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Use Teradata Recursions to build a Calendar

By Roland Wenzlofsky

April 25, 2014


At times we need to join records in one table with a specified range of dates in a second table. One application which comes to my mind in the first place is to fake a snapshot history table (containing a snapshot date) based on a change history table (containing timelines limited by a start date and an end date). Here is one example:

CREATE TABLE Snapshot_History
(
PK INTEGER NOT NULL,
ATTRIB CHAR(10),
SNAPSHOT_DATE DATE
);

CREATE TABLE Change_History
(
PK INTEGER NOT NULL,
ATTRIB CHAR(10),
START_DATE DATE,
END_DATE DATE
);

The solution would probably look like this:

SELECT  t01.PK, t01.ATTRIB, t02, table?CALENDAR_DATE AS SNAPSHOT_DATE
FROM
Change_History t01
INNER JOIN
SYS_CALENDAR.CALENDAR t02
WHERE
t02.CALENDAR_DATE BETWEEN START_DATE AND END_DATE;

But what should you do if you do not have permissions to read from the SYS_CALENDAR.CAtable? You probably will have to create your calendar table, if you are not in the lucky situation that somewhere in your Teradata Data Warehouse exists already one as standard.

I came to hate building my calendar tables for several reasons, but principal reason is that each Data Warehouse I have seen until now ended up having calendar tables widely scattered across all subject areas. To make things even worse, this tables will show up in different shapes and naming conventions, making your life even harder.

Hence I started to research for a solution which should not need any real table at all. Further, from a performance point of view, I wanted to avoid the joining of tens of thousands of calendar dates despite only needing a few dates.

From my experience, you can end up with an awful performing query if Teradata is not able to apply early in the execution plan some partition elimination on the unneeded dates (This is especially valid for any Teradata Release before 13).

This was the moment when I started to play around with recursions and here is the result (you may probably want to transform the below SQL statement into a recursive view). My solution does not need any real table, and it only creates the range of dates you want:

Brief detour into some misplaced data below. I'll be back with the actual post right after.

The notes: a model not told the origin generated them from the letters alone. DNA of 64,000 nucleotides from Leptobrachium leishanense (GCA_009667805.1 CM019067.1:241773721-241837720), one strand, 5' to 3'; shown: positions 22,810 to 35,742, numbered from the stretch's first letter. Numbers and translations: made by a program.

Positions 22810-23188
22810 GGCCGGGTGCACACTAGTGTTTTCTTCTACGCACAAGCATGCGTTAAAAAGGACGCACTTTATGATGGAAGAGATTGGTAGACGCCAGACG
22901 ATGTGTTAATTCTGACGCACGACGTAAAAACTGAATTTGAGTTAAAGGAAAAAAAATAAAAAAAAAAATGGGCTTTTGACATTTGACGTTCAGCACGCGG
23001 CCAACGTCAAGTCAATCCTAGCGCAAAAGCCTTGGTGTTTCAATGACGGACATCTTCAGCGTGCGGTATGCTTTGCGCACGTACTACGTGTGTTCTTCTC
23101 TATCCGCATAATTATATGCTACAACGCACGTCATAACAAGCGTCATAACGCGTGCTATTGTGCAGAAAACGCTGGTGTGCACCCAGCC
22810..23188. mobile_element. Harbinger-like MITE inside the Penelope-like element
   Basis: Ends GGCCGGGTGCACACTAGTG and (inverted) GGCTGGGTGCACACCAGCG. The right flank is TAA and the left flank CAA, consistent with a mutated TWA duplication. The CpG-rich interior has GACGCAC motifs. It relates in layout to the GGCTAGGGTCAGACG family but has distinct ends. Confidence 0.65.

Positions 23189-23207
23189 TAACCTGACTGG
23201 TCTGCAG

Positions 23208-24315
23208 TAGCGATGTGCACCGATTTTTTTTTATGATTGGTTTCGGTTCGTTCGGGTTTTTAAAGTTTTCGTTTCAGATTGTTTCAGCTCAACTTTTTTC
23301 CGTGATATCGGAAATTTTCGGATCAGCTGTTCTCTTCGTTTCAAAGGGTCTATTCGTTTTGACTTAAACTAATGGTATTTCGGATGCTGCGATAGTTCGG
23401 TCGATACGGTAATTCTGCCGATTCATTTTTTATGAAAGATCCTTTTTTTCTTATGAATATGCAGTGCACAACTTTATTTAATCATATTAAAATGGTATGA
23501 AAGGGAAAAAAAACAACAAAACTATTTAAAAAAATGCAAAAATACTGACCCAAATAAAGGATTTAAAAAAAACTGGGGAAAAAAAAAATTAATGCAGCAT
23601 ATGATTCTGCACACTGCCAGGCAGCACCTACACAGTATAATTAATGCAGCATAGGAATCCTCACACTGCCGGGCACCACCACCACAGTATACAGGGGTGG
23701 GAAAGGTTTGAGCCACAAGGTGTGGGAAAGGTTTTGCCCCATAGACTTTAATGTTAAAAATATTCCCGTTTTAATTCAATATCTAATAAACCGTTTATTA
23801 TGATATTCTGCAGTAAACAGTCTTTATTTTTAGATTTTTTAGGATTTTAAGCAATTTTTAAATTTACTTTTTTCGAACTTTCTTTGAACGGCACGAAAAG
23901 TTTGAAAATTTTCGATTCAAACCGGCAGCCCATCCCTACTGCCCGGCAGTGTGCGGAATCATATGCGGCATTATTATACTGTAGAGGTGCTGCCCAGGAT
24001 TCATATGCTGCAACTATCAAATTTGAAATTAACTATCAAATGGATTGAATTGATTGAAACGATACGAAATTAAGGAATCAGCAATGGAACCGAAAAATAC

WITH RECURSIVE DateRanges(CALENDAR_DATE) AS
(
SELECT DATE’2014-04-01′ AS CALENDAR_DATE
FROM
( SELECT * FROM (SELECT NULL AS X) X) DUMMYTABLE
UNION ALL
SELECT
CALENDAR_DATE + INTERVAL ‘1’ DAY
FROM
DateRanges
WHERE
CALENDAR_DATE < CURRENT_DATE
)
SELECT *
FROM DateRanges;

I am sure; you will find many other useful applications by adapting above SQL statement. I could, for example, imagine to change it in a way to deliver only the last day of each month for a certain time range.

I leave it to you as an easy task to post any further solutions.

Conclusion:

Teradata recursions can be helpful if your requirement is to create any ranks. Besides, the “dummy table creation” statement “SELECT * FROM (SELECT NULL AS X) X” permits to achieve this without any physical tables.

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Roland Wenzlofsky

Roland Wenzlofsky is an experienced freelance Teradata Consultant & Performance Trainer. Born in Austria's capital Vienna, he is building and tuning some of the largest Teradata Data Warehouses in the European financial and telecommunication sectors for more than 20 years. He has played all the roles of developer, designer, business analyst, and project manager. Therefore, he knows like no other the problems and obstacles that make many data warehouse projects fail and all the tricks and tips that will help you succeed.

  • Hi,
    I hope you are doing well.

    I created a recursive view. But I want to create a view on top of that view, so I can utilize complete output for that view.

    I want to use the SELECT query with recursive clause in that view. So that I can get complete output of recursive query.

    Please let me know how to achieve this…any idea…!!!

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